With the Access Hollywood video of Donald Trump and the “This Pussy Fights Back” response by women, societal standards toward gender-specific language and appropriate conversation topics have become center-stage in our society. The concept that “boys will be boys” normalize vulgar conversations between men, whereas women who “swear like sailors” are seen by society as unprofessional, to have bad manners, limited vocabulary and to be seeking attention or “trying to be like one of the boys”. Such stigmas, although aim to make the perspectives of so-called “unladylike” women obsolete and invisible, may actually end up doing the complete opposite by attracting more attention. That attention, however, often translates into shock; not an actual understanding of her argument. On the flip side, when men use profanity or speak of vulgar topics, no one is outraged because it’s just “locker room talk”.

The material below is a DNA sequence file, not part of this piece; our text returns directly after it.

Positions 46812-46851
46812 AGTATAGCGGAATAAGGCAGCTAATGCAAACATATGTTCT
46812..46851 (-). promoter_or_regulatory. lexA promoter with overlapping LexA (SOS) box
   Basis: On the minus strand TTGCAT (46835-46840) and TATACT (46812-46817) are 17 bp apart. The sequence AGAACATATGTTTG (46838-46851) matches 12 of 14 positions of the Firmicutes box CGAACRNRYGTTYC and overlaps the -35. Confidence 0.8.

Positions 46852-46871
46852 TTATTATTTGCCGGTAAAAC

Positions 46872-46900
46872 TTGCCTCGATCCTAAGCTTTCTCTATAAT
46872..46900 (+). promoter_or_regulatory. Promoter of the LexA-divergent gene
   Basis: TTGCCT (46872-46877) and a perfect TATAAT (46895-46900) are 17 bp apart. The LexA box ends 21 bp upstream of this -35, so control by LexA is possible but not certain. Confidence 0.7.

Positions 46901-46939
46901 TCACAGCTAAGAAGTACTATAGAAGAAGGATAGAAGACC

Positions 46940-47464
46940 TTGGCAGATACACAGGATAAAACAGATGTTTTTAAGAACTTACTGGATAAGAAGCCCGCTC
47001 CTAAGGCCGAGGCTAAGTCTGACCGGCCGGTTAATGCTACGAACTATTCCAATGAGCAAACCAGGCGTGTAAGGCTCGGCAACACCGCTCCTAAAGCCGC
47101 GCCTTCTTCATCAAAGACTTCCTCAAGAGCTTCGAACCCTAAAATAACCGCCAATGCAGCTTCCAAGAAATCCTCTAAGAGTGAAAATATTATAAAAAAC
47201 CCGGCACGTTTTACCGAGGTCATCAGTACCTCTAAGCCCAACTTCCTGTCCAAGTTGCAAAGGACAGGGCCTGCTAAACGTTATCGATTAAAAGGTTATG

Through quantitative data acquired from surveying over 400 students, and qualitative data acquired from interviews with ten students, this paper will examine the disparities between what is considered taboo discussion subjects and language for males and females. The perceptual survey asked students to rate the level of obscenity of various words and phrases and whether such a level is affected by a male or female speaker.
"The Gender Differences in Perceived Obscenity of Vulgar, Profane and Derogatory - Language Usage among U.S. University Students,"
Venture: The University of Mississippi Undergraduate Research Journal: Vol. 3, Article 4.
Available at: https://egrove.olemiss.edu/umurjournal/vol3/iss1/4